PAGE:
Many Britons angry over cancellations due to Queen Elizabeth’s funeral
Widespread cancellations and disruption to essential services due to the 10-day national mourning period for Queen Elizabeth’s death has sparked frustration and anger among many Britons.
It began with soccer, Britain's beloved national sport. Then, flights into London's Heathrow Airport were canceled, NBC News said in a report.
By the time of the late monarch’s funeral Monday, the U.K. will have come to a near-standstill, with most businesses shuttered and thousands of events canceled across the country.
But for some relying on Britain’s cherished National Health Service — already creaking with long delays — or other services like food banks, the cancelations seemed like too high a price to pay in a country grappling with a cost-of-living crisis.
“When I was called and told all appointments that day are cancelled, I got off the phone and cried,” Dan O’Brien, who is eight months pregnant, told NBC News via Twitter on Thursday.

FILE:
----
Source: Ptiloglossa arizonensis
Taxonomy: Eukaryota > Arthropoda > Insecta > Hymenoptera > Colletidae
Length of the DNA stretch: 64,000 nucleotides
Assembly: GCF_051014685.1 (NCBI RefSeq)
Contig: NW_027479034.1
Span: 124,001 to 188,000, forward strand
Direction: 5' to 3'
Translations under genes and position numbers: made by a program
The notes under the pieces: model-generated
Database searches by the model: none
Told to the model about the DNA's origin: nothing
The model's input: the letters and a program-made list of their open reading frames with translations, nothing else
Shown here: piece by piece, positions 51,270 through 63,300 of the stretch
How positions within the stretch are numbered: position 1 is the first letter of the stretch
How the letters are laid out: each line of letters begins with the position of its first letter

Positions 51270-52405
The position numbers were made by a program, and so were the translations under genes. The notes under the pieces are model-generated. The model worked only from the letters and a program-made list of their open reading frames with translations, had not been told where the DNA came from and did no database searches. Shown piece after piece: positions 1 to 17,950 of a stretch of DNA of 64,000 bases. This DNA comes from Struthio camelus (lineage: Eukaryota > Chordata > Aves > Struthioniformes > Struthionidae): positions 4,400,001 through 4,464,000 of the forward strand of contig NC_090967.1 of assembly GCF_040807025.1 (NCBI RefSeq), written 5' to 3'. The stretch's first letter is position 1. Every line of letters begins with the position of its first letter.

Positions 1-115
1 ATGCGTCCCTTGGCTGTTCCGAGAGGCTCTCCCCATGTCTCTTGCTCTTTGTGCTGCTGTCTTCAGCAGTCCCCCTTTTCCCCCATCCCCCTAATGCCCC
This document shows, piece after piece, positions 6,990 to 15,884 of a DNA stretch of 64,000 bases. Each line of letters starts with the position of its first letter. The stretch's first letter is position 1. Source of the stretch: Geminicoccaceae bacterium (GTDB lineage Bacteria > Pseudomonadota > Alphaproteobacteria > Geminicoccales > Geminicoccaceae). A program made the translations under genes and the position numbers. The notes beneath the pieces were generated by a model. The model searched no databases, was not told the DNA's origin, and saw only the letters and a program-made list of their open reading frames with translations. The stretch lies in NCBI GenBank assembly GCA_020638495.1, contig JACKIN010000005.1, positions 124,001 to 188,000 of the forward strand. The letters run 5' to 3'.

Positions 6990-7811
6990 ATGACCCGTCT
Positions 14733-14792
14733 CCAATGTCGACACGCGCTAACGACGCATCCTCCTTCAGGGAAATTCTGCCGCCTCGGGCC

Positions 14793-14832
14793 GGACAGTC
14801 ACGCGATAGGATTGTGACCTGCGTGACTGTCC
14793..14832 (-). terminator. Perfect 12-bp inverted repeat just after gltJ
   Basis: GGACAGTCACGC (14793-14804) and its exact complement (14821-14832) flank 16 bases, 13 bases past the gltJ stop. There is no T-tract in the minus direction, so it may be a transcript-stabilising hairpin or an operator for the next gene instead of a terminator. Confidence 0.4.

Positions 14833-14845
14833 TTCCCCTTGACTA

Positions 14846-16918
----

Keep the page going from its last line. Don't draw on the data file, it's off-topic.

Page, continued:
Many people also took to social media to complain about canceled operations and medical appointments. One of them was Katie Brodie, who wrote on Twitter: “I’m a chemotherapy patient and had a Covid booster booked for 19th carefully timed round my treatment,” she wrote. “Now cancelled and can’t rebook for weeks. Just hope I stay safe!”
A spokesperson for NHS England told NBC News that on the day of the funeral staff will work to ensure that “urgent and emergency services," including urgent dental and doctor appointments, were available.
Many on social media also criticized the disruption to essential services due to the 10-day national mourning period and the upcoming funeral.
Also, a survey published Tuesday by British pollster YouGov showed that 49% of respondents believed that media coverage of the queen’s funeral was “too much.”
The media’s reporting on the queen’s death was prepared in advance and as a result “left little or no space for different perspectives or experiences to be included,” according to Deborah Madden, a principal lecturer at Britain’s University of Brighton who specializes in the politics of grief.
The context of the current cost of living crisis in the U.K. has been missing from the coverage and exposes “inequalities that are more deeply rooted and systemic,” she said, adding that the reporting had been inadequate when dealing with people “who have openly dissented and resisted grieving or mourning.”